20 relations: Access control, Antivirus software, Bring your own device, Cisco NAC Appliance, Cisco Systems, Dynamic Host Configuration Protocol, Extensible Authentication Protocol, IEEE 802.1X, Microsoft Windows, Network Access Control, Network Access Protection, Network packet, Network switch, PacketFence, Personal firewall, Router (computing), Vulnerability scanner, Wi-Fi, Windows Registry, Wireless access point.
In the fields of physical security and information security, access control (AC) is the selective restriction of access to a place or other resource.
Antivirus software, or anti-virus software (abbreviated to AV software), also known as anti-malware, is a computer program used to prevent, detect, and remove malware.
Bring your own device (BYOD)—also called bring your own technology (BYOT), bring your own phone (BYOP), and bring your own personal computer (BYOPC)—refers to the policy of permitting employees to bring personally owned devices (laptops, tablets, and smart phones) to their workplace, and to use those devices to access privileged company information and applications.
Cisco NAC Appliance, formerly Cisco Clean Access (CCA), is a network admission control (NAC) system developed by Cisco Systems designed to produce a secure and clean computer network environment.
Cisco Systems, Inc. is an American multinational technology conglomerate headquartered in San Jose, California, in the center of Silicon Valley, that develops, manufactures and sells networking hardware, telecommunications equipment and other high-technology services and products.
The Dynamic Host Configuration Protocol (DHCP) is a network management protocol used on UDP/IP networks whereby a DHCP server dynamically assigns an IP address and other network configuration parameters to each device on a network so they can communicate with other IP networks.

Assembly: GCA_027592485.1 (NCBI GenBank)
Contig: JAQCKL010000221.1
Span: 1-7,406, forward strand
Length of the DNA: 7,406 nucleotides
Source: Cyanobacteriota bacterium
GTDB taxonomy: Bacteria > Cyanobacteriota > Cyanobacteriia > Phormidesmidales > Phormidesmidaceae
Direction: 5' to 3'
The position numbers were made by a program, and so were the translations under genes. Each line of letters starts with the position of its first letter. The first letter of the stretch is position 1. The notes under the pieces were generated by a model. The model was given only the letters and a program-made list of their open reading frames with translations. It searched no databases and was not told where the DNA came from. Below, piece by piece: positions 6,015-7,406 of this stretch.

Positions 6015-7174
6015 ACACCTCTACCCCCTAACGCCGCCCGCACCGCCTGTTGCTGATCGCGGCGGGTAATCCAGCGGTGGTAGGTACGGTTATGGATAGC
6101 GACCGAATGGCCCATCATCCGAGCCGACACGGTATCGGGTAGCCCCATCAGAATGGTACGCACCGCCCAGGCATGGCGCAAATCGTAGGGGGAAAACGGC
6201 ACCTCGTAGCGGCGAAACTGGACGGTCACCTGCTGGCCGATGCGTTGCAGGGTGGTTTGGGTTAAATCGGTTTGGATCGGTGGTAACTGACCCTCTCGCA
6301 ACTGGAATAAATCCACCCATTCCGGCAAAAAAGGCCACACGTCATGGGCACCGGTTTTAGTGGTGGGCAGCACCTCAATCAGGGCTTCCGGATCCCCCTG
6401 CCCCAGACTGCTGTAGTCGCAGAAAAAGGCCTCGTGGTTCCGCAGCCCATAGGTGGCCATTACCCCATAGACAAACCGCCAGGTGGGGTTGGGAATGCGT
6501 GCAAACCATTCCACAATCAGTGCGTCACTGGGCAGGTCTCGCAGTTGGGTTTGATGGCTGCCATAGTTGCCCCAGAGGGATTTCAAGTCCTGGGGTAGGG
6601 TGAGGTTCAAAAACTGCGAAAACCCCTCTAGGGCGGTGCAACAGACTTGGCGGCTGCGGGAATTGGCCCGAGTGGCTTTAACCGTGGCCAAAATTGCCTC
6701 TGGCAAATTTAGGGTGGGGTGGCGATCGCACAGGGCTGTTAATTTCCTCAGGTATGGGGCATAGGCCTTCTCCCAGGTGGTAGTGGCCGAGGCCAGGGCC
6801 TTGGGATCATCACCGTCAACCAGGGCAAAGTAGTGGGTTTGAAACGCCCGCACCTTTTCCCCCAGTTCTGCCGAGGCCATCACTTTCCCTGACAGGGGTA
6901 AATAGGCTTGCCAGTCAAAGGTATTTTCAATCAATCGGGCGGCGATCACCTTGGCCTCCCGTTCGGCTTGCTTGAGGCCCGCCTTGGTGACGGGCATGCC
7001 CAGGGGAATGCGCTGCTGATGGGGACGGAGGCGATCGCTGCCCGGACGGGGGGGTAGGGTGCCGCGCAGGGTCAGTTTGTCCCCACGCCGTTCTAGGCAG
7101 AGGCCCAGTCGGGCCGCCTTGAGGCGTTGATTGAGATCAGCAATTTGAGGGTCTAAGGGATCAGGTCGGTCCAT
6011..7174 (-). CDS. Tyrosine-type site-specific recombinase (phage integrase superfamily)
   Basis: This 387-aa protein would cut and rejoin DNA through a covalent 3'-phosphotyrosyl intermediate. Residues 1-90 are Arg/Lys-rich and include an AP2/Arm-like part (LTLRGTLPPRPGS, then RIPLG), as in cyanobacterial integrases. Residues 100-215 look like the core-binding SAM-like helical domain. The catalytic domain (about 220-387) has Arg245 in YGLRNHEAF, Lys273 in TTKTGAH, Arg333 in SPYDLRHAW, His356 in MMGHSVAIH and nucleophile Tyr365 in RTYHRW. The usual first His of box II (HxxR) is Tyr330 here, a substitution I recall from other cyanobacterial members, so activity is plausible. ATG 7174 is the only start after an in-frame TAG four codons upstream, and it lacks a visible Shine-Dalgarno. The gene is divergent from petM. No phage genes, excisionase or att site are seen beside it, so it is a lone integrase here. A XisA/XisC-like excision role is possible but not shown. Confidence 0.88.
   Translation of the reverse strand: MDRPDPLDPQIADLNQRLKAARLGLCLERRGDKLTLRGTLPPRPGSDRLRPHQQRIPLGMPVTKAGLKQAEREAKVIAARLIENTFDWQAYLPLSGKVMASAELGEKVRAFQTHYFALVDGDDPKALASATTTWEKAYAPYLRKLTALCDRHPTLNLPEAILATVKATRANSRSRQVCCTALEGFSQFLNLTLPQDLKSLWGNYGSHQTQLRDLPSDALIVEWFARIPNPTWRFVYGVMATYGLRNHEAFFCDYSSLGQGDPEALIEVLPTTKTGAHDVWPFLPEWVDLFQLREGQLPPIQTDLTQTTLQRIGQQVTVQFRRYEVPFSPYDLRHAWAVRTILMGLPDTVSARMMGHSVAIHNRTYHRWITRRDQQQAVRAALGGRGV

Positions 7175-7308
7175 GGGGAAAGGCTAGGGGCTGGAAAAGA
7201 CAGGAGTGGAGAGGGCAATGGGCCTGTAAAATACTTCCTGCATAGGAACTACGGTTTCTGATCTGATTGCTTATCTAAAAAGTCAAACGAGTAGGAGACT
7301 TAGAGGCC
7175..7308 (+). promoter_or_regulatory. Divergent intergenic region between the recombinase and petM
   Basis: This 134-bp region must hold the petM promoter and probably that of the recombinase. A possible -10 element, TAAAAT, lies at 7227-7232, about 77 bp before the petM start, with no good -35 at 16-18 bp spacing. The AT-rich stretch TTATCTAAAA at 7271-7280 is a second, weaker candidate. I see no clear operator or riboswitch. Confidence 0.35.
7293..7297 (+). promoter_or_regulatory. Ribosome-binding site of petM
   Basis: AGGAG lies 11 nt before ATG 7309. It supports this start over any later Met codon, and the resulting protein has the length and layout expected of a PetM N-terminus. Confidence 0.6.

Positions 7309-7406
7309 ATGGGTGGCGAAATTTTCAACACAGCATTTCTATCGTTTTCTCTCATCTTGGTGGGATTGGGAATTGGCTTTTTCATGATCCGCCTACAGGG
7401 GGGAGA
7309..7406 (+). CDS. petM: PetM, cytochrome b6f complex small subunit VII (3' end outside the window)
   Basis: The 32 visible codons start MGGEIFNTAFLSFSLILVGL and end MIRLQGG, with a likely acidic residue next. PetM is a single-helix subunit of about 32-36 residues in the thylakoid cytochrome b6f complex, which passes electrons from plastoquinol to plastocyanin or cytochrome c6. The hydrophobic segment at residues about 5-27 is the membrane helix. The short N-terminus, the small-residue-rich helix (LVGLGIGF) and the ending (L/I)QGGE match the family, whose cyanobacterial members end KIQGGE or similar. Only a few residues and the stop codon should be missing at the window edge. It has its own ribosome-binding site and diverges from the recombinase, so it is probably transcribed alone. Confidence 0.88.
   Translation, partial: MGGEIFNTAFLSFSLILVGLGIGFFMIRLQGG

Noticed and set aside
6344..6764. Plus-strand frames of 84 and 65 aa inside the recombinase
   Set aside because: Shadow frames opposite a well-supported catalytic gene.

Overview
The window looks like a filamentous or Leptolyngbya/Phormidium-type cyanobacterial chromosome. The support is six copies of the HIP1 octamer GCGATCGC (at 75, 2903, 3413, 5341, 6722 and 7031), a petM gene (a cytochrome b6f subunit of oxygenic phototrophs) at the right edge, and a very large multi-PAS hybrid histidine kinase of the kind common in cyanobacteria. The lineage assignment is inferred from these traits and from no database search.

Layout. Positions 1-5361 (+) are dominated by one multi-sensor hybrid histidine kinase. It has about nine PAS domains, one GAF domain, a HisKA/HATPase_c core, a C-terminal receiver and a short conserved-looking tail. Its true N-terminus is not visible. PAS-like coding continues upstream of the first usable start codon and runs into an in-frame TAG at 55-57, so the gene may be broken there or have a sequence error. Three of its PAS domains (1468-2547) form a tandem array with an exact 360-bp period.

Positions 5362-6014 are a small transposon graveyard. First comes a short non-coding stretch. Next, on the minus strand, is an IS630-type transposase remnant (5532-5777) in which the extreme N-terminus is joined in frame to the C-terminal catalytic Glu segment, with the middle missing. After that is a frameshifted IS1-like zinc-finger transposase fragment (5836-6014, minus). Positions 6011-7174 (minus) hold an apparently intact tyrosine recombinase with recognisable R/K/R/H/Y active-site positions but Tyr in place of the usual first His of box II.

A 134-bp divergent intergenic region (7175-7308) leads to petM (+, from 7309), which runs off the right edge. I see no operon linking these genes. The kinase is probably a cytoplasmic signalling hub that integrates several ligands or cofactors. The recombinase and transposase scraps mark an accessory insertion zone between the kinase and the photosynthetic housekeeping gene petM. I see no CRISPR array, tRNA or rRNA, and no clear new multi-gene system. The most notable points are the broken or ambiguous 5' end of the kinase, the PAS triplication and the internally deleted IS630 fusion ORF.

Extensible Authentication Protocol, or EAP, is an authentication framework frequently used in wireless networks and point-to-point connections.
IEEE 802.1X is an IEEE Standard for port-based Network Access Control (PNAC).
Microsoft Windows is a group of several graphical operating system families, all of which are developed, marketed, and sold by Microsoft.
Network Access Control (NAC) is an approach to computer security that attempts to unify endpoint security technology (such as antivirus, host intrusion prevention, and vulnerability assessment), user or system authentication and network security enforcement.
Network Access Protection (NAP) is a Microsoft technology for controlling network access of a computer, based on its health.
A network packet is a formatted unit of data carried by a packet-switched network.
A network switch (also called switching hub, bridging hub, officially MAC bridge) is a computer networking device that connects devices together on a computer network by using packet switching to receive, process, and forward data to the destination device.
PacketFence is an open-source network access control (NAC) system which provides the following features: registration, detection of abnormal network activities, proactive vulnerability scans, isolation of problematic devices, remediation through a captive portal, 802.1X, wireless integration and User-Agent / DHCP fingerprinting.
A personal firewall is an application which controls network traffic to and from a computer, permitting or denying communications based on a security policy.
A router is a networking device that forwards data packets between computer networks.
A vulnerability scanner is a computer program designed to assess computers, computer systems, networks or applications for known weaknesses.
Wi-Fi or WiFi is technology for radio wireless local area networking of devices based on the IEEE 802.11 standards.
New!!: Network Admission Control and Wi-Fi ·
The registry is a hierarchical database that stores low-level settings for the Microsoft Windows operating system and for applications that opt to use the registry.
20018 In computer networking, a wireless access point (WAP), or more generally just access point (AP), is a networking hardware device that allows a Wi-Fi device to connect to a wired network.